Its been sometime since I got on to twitter. And every time I happen to tweet a link, I watch my incredibly long urls magically shrink to a few chars. A few days ago, I happened to do a quick google search on url shortening that revealed some interesting info and I soon found myself playing with it. Here’s what came out of it. URL shorteners are used to transform huge, ugly looking, difficult to remember (and manage) urls into short urls. For instance take this url:,-109.290791. When shortened using, this turns into Any HTTP request to this short url gets redirected to the original url. It goes without saying that such small urls are extremely easy to handle.

It is very common to want to share a link on the internet today. Oftentimes, the link we want to share is on the domain that is not controlled by us. This makes it difficult to track the number of visits to the url you shared. In this case, you can create a short url for the original url, share the short url and let the url shortening service maintain the statistics for you. This is just one of the scenarios where url shortening comes handy. While url shortening does have other uses, it is absolutely necessary (read: inevitable) for micro-blogging sites like twitter which impose strict constraints over the max number of characters that may be used in a post.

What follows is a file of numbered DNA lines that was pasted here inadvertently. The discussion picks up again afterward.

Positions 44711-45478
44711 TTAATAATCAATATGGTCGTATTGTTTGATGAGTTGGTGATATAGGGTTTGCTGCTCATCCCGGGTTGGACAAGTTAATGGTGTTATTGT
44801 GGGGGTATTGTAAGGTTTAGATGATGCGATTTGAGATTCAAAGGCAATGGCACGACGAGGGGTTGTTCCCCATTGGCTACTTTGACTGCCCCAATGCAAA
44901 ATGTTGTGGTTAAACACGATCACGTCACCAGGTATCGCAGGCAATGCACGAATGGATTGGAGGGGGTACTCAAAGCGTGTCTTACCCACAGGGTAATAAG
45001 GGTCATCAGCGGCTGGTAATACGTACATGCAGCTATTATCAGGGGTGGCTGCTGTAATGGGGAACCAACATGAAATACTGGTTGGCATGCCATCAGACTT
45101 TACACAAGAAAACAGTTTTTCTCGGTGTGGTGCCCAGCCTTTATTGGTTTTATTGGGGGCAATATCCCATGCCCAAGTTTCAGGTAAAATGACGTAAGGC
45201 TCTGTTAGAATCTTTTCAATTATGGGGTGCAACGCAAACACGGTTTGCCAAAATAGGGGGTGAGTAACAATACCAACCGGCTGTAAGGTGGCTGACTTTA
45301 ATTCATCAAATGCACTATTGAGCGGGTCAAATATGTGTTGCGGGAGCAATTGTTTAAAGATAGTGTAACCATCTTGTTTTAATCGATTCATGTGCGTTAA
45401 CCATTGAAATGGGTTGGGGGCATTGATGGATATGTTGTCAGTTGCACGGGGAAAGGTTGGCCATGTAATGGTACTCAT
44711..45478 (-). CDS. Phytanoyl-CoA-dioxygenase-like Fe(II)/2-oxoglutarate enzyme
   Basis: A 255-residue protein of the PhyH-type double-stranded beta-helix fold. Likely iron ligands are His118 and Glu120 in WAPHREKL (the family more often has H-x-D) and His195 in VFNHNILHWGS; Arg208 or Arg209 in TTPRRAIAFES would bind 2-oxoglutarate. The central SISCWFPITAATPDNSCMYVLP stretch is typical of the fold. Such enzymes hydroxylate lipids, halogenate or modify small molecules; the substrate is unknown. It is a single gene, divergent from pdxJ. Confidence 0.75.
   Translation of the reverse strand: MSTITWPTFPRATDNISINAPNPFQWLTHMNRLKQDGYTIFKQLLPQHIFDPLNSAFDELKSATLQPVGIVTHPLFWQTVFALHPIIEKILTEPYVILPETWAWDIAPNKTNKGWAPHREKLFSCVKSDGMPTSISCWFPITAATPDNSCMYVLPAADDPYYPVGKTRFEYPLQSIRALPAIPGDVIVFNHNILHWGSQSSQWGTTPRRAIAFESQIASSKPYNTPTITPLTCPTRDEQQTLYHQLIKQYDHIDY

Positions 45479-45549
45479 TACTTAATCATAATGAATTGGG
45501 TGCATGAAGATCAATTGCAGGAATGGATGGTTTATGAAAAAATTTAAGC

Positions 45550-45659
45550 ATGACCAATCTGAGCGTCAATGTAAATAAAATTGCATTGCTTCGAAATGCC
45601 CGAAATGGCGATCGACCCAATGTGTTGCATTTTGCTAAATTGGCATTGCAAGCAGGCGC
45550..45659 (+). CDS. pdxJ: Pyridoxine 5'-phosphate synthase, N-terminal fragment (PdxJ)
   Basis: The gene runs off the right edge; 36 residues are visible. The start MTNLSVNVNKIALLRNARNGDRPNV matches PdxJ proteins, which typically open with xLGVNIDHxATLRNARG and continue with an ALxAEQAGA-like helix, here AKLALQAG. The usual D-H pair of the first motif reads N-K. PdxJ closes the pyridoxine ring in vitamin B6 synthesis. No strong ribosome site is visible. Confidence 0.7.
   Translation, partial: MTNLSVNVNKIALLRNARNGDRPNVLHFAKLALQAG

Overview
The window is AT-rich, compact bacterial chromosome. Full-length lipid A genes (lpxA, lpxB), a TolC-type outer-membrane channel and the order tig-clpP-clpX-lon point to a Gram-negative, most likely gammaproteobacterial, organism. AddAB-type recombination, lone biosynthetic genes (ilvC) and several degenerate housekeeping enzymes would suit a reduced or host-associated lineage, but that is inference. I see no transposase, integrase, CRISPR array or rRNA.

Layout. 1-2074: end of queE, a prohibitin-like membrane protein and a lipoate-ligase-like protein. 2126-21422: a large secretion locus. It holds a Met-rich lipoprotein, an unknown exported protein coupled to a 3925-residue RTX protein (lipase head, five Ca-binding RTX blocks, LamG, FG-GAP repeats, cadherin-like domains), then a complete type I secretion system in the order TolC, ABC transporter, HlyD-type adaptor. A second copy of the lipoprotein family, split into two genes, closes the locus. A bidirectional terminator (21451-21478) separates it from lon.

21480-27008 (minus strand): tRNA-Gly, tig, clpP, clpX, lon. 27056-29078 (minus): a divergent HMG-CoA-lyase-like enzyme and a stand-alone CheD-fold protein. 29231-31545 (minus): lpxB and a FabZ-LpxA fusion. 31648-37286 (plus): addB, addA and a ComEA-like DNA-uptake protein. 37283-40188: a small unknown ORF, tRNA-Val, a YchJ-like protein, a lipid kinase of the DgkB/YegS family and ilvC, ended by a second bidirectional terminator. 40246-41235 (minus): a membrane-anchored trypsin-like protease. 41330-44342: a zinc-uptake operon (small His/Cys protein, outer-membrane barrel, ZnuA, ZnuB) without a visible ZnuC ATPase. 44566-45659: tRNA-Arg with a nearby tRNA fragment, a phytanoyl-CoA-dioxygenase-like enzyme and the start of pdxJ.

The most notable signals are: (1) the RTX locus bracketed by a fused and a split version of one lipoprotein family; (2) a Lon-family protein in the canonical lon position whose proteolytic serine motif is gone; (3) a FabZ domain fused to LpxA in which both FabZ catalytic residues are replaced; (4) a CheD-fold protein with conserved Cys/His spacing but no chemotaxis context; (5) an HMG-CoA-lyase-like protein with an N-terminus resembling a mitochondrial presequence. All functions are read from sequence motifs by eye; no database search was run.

If you are an application developer trying to build url shortening capability into your application, you will need to pick a url shortening service (trust me, there are more than you might imagine) and implement the APIs provided by that service. Alternatively, you could use pyShortUrl.

pyShortUrl is a library, I wrote recently in python, that you can use from within your application to shorten your urls. I added initial support for 7 domains:,,,,, & pyShortUrl will also allow you to get QR code for short urls created using most of these services.

Following is an example of how urls can be shortened with pyshorturl using

from pyshorturl import Googl, ShortenerServiceError

long_url = ''
service = Googl()
    short_url = service.shorten_url(long_url)
    print short_url
except ShortenerServiceError, e:
    print 'Error: %s' %e

If you want to keep track of urls you shortened and are interested in statistics showing things like how many times your shortened url was accessed, you can specify an API key while creating the Googl object. pyShortUrl offers similar functionality with other supported url shortening services as well. For details about how to use pyShortUrl with other url shortening services, checkout the README file for the project on github.

Depending upon the service you choose, you may be required to create an account with the service. Also, note that you will have to abide by the rate limiting constraints imposed by the url shortening service you choose. For all such details about various services supported by pyShortUrl, checkout this wiki page.

Also, don’t forget to checkout the utility that is shipped with the library. It is a command line utility that offers all the functionality of pyShortUrl. Following is a quick example of how you’d use to shorten a url with

$ python --service \
      --api-key <bitly-api-key> --login <bitly-account> \

To find out how to get your and refer to this wiki page.